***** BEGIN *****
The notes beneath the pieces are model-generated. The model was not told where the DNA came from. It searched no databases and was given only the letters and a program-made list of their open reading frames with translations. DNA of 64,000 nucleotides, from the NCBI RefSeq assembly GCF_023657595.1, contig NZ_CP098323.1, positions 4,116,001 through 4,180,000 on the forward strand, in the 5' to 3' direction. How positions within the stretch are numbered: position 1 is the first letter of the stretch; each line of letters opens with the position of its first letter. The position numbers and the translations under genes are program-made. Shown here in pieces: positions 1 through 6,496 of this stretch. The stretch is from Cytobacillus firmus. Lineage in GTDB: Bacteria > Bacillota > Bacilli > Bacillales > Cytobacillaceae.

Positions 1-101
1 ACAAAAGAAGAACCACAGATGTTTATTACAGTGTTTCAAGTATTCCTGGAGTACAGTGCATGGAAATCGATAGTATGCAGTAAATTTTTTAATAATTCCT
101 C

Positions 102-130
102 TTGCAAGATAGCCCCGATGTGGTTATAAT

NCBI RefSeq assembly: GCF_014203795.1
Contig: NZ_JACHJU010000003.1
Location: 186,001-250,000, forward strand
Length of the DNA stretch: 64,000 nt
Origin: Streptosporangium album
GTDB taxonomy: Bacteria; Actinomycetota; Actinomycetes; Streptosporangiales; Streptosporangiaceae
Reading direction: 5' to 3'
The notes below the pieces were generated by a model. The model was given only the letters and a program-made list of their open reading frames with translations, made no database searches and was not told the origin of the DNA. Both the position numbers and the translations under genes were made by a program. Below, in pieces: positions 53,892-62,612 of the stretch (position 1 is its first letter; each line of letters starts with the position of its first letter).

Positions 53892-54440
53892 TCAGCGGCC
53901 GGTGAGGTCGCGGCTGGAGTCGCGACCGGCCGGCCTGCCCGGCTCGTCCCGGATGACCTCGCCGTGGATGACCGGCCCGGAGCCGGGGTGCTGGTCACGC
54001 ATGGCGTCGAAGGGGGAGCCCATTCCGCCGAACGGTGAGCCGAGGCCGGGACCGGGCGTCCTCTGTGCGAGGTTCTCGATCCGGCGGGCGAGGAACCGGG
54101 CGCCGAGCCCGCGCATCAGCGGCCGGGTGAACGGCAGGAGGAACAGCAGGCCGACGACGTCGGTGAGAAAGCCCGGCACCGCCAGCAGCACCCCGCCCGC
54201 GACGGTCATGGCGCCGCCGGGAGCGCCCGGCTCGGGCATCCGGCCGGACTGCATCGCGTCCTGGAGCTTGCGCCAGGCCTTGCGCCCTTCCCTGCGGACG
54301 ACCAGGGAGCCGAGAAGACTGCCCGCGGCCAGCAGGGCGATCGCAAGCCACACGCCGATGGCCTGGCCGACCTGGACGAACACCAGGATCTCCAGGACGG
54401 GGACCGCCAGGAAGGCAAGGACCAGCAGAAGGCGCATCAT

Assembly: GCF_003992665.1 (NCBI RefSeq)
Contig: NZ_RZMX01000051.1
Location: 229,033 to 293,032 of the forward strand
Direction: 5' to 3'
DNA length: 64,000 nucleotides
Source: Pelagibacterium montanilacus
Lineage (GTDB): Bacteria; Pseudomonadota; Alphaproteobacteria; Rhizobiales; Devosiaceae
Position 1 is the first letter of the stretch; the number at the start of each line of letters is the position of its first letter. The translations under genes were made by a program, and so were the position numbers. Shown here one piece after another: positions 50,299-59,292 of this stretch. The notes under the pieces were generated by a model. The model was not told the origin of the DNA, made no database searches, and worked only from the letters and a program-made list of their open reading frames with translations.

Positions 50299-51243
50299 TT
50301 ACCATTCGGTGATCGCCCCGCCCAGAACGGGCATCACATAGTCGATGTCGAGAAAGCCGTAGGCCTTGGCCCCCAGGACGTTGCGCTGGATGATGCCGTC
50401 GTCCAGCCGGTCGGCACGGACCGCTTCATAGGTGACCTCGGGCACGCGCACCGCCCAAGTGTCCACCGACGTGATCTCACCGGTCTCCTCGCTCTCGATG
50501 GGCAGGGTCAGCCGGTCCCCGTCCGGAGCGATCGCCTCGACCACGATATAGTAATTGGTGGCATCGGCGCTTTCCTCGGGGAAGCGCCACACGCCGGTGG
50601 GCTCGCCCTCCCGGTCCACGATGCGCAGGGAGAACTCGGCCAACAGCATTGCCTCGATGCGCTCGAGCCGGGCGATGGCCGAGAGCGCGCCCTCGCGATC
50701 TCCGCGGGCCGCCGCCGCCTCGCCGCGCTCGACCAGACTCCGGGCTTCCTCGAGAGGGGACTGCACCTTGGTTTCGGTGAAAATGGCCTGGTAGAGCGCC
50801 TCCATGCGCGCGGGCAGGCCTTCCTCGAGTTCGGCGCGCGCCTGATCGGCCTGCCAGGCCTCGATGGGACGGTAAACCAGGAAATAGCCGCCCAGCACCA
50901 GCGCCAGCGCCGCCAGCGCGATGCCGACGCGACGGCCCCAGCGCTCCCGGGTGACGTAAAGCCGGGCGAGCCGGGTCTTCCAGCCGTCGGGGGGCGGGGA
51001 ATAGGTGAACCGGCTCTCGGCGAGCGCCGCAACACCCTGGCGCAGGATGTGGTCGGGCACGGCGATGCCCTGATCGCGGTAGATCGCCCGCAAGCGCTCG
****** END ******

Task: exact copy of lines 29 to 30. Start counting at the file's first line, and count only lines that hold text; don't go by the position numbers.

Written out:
Lineage (GTDB): Bacteria; Pseudomonadota; Alphaproteobacteria; Rhizobiales; Devosiaceae
Position 1 is the first letter of the stretch; the number at the start of each line of letters is the position of its first letter. The translations under genes were made by a program, and so were the position numbers. Shown here one piece after another: positions 50,299-59,292 of this stretch. The notes under the pieces were generated by a model. The model was not told the origin of the DNA, made no database searches, and worked only from the letters and a program-made list of their open reading frames with translations.